WTI Holds Losses After API Reports Big Product Draws

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by Tyler Durden
Tuesday, Mar 14, 2023 - 09:01 PM

Oil prices have puked to 3-month lows in the last few days, as they seem the only asset capable of pricing in a recession, accelerating into the close today amid growing fears over US economic growth and OPEC saying it sees a modest surplus next quarter during a seasonal lull in demand.

"The energy complex appears to be connecting the dots between the recent banking issues and a possible recession," oil-consulting firm Ritterbusch and Associates told clients Tuesday.

Expectations are for a very small crude build this week, with products seeing a draw...


  • Crude +1.16mm (+100k exp)

  • Cushing -950k

  • Gasoline -4.59mm (-1.2mm exp)

  • Distillates -2.89mm (-600k exp)

A slightly bigger than expected crude build was offset by significant draws in both gasoline and distillates stocks...

Source: Bloomberg

According to another dat provider, AlphaBBL, crude inventories at the key Cushing, Oklahoma, storage hub fell by 1.1 million barrels in week ending March 10. If confirmed by EIA data, it would be the largest draw in Cushing inventories since the week of Nov. 11.

“Energy traders can’t find a reason to buy this dip until we get past the next round of inventory data,” said Ed Moya, a senior market analyst at Oanda.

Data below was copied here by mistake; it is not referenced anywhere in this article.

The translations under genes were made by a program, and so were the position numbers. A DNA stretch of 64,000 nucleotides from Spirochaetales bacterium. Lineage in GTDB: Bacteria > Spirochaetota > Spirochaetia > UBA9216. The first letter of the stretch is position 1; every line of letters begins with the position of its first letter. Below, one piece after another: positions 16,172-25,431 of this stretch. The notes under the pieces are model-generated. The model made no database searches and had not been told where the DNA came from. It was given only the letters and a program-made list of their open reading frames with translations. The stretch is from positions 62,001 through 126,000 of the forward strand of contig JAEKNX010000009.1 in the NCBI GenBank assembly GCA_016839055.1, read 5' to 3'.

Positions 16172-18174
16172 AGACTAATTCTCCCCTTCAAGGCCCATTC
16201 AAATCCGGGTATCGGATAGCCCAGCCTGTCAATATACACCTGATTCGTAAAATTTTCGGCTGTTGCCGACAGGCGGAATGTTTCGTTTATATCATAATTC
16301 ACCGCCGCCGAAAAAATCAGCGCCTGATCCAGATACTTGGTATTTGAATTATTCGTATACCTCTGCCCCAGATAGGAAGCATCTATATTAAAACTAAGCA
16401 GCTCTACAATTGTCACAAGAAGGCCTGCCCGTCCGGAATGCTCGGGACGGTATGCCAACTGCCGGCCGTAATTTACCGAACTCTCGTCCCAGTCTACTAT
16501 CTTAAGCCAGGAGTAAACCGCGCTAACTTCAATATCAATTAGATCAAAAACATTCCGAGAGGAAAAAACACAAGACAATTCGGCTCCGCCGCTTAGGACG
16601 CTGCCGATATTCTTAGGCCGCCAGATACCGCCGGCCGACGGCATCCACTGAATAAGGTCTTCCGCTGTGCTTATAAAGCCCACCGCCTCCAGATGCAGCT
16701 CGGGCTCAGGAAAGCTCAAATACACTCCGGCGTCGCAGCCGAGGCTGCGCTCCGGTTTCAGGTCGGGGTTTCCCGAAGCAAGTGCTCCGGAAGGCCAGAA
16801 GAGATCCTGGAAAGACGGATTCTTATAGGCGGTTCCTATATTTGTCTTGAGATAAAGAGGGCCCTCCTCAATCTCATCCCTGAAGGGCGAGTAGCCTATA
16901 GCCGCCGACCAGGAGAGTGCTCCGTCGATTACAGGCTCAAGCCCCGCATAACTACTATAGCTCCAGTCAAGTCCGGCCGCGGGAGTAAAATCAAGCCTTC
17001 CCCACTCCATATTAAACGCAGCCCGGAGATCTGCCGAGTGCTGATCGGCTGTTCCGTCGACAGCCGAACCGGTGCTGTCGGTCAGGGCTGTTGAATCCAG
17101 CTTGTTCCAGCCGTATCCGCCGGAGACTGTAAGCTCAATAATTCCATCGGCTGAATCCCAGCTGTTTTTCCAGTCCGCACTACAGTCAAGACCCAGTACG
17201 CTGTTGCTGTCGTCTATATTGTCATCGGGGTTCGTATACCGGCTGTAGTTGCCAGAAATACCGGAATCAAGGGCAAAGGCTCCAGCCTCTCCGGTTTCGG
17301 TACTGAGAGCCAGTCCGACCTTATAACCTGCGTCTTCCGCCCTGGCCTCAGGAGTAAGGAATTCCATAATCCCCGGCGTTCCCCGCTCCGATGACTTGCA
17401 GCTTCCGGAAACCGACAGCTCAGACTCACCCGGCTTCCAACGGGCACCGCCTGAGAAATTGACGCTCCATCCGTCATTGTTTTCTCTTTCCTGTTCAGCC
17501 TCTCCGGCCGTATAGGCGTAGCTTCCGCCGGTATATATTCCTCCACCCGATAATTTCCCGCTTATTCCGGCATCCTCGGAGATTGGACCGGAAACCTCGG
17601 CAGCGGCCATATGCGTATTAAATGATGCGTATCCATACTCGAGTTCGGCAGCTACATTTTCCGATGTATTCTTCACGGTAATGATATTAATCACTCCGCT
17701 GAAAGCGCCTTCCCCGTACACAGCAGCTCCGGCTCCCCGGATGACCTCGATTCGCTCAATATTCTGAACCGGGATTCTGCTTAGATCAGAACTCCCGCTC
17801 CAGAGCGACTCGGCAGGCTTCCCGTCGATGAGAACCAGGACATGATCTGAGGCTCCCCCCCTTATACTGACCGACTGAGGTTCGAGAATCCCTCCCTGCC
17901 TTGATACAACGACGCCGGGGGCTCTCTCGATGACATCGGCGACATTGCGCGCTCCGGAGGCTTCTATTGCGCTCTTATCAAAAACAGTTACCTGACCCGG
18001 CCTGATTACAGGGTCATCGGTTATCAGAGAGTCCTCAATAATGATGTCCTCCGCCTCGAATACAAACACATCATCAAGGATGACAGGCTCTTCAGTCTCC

“Rising stockpiles are expected and that could keep oil vulnerable over the next 24 hours.”

Front-month WTI was trading around $71.50 ahead of the print after a serious puke into the close and bounced very modestly on the report...

The late-day plummet was “pretty astounding,” said Rebecca Babin, a senior energy trader at CIBC Private Wealth.

Some speculated a large liquidation event triggered the move but said no one knew for sure.

“If buyers don’t show up soon and support oil at $70, we can see an air pocket lower to $62,” said Jc O’Hara, the chief technical strategist at Roth Mkm.

Central bankers' ultimate path on interest rates could have big implications for the oil patch, said Dan Pickering, chief investment officer of Pickering Energy Partners. "Somewhere out there is an economic slowdown," Mr. Pickering said.